Image plotting using the OO interface

David Goldsmith <d_l_goldsmith@...9...> 06/19/08 9:39 AM >>>

Hi! I'm having trouble figuring out how to plot an array as an image with the OO interface - please help (e.g., w/ an example). Thanks,

DG

From the examples http://matplotlib.sourceforge.net/matplotlib_examples_0.98.0.zip

../examples/api/agg_oo.py

···

--------------------------------------------
#!/usr/bin/env python
"""
A pure OO (look Ma, no pylab!) example using the agg backend
"""
from matplotlib.backends.backend_agg import FigureCanvasAgg as FigureCanvas
from matplotlib.figure import Figure

fig = Figure()
canvas = FigureCanvas(fig)
ax = fig.add_subplot(111)
ax.plot([1,2,3])
ax.set_title('hi mom')
ax.grid(True)
ax.set_xlabel('time')
ax.set_ylabel('volts')
canvas.print_figure('test')
--------------------------------------------

You can replace the call to ax.plot() with a call to ax.imshow() or ax.pcolor()

Hope that gets you going.

Cheers,
Scott

Please find our Email Disclaimer here: http://www.ukzn.ac.za/disclaimer/

What is the relationship between a figure and a canvas?

My impression is the following. You can do all your
drawing on a figure. When you want to render the figure
(e.g., to screen, or printing to file), and not until then,
you need a canvas. A canvas will therefore always be
associated with a particular backend.

But when one creates a figure canvas, the canvas registers
itself with the figure. What does the figure get out of this?
(E.g., if we want the figure to draw itself to the canvas,
the canvas could always pass itself to the figure. Right?)

Thank you,
Alan Isaac

···

On Thu, 19 Jun 2008, Scott Sinclair apparently wrote:

canvas = FigureCanvas(fig)

The Figure is the top level matplotlib artist container that contains
all the other matplotlib.artist.Artist instances (Axes, Line2D,
etc..). Artists don't know anything about output formats (GDK, PS,
SVG) but they do know about renderers
(matplotlib.backend_bases.RendererBase) which have methods like
draw_line, draw_rectangle, and draw_text. The renderer subclasses
know the various output languages like postscript or svg. The canvas
is the target of the drawing by the renderer, and the canvas puts all
the pieces together. The canvas contains a renderer that knows how to
draw on the canvas, and it also contains the figure instance to be
drawn. The canvas calls

  fig.draw(renderer)

and then the figure instance in turn calls

  self.figurePatch.draw(renderer)

and then the figurePatch, a matplotlib.patches.Rectangle instance, calls

  renderer.draw_rectangle(graphicscontext, 25, 40)

So the renderer doesn't know anything about the matplotlib artist
Rectangle, but the Rectangle knows how to tell the renderer to draw
itself. This design decouples the functionality to make it possible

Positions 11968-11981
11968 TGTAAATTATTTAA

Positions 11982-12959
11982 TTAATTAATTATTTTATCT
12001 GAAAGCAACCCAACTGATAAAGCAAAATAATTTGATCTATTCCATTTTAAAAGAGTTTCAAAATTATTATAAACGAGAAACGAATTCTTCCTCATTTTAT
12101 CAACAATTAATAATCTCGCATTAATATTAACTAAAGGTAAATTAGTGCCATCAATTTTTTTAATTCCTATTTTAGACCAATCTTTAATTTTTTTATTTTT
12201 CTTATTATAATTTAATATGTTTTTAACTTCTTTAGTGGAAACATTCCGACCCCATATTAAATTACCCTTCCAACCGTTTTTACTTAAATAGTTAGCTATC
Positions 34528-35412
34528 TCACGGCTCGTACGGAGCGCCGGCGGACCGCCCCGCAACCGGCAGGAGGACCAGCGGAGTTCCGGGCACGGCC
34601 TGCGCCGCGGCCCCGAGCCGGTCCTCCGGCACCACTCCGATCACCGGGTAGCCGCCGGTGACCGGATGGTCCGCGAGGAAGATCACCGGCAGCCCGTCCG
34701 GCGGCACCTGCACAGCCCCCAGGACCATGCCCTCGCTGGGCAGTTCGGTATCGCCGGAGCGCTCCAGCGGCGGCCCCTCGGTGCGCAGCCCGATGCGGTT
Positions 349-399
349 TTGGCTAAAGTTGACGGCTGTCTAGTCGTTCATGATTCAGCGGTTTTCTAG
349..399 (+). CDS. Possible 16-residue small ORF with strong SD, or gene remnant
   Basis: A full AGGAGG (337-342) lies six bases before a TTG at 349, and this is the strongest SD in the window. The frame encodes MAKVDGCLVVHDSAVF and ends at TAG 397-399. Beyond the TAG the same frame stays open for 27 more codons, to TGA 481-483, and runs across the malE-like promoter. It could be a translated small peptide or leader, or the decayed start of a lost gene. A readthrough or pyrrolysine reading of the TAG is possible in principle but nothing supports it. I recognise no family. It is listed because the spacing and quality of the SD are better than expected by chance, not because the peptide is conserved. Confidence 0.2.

to change the artists w/o affecting the renderers, so the drawing API
is not affected by the matplotlib artist classes. This is covered
somewhat in Chapter 10 of the user's guide
http://matplotlib.sourceforge.net/users_guide_0.98.0.pdf

JDH

···

On Thu, Jun 19, 2008 at 8:58 AM, Alan G Isaac <aisaac@...310...> wrote:

On Thu, 19 Jun 2008, Scott Sinclair apparently wrote:

canvas = FigureCanvas(fig)

What is the relationship between a figure and a canvas?

Your post was helpful.
I still do not see why a figure has a canvas as data.
I'll read that chapter.
Thanks!
Alan

···

On Thu, 19 Jun 2008, John Hunter apparently wrote:

This is covered somewhat in Chapter 10 of the user's guide
http://matplotlib.sourceforge.net/users_guide_0.98.0.pdf

This is just a convenience so the child can see the parent. If I have
a function that gets a line, I can do line.axes.figure.canvas and walk
backwards up the containment hierarchy to get what I need. This is
backwards because a canvas holds a figure which holds an axes which
holds a line, but everybody stores a reference to their parent. A
side effect of having so many cyclic references is that we cannot use
__del__ anywhere in the mpl class hierarchy since this breaks garbage
collection with cyclic references.

···

On Thu, Jun 19, 2008 at 3:37 PM, Alan G Isaac <aisaac@...310...> wrote:

On Thu, 19 Jun 2008, John Hunter apparently wrote:

This is covered somewhat in Chapter 10 of the user's guide
http://matplotlib.sourceforge.net/users_guide_0.98.0.pdf

Your post was helpful.
I still do not see why a figure has a canvas as data.
I'll read that chapter.

That example doesn't do anything on my computer...

DG

···

--- On Thu, 6/19/08, Scott Sinclair <sinclaird@...1522...> wrote:

From: Scott Sinclair <sinclaird@...1522...>
Subject: Re: [Matplotlib-users] Image plotting using the OO interface
To: Matplotlib-users@lists.sourceforge.net
Date: Thursday, June 19, 2008, 3:58 AM
>>> David Goldsmith <d_l_goldsmith@...9...>
06/19/08 9:39 AM >>>
Hi! I'm having trouble figuring out how to plot an
array as an image with the OO interface - please help
(e.g., w/ an example). Thanks,

DG
>>>

>From the examples
http://matplotlib.sourceforge.net/matplotlib_examples_0.98.0.zip

../examples/api/agg_oo.py

--------------------------------------------
#!/usr/bin/env python
"""
A pure OO (look Ma, no pylab!) example using the agg
backend
"""
from matplotlib.backends.backend_agg import FigureCanvasAgg
as FigureCanvas
from matplotlib.figure import Figure

fig = Figure()
canvas = FigureCanvas(fig)
ax = fig.add_subplot(111)
ax.plot([1,2,3])
ax.set_title('hi mom')
ax.grid(True)
ax.set_xlabel('time')
ax.set_ylabel('volts')
canvas.print_figure('test')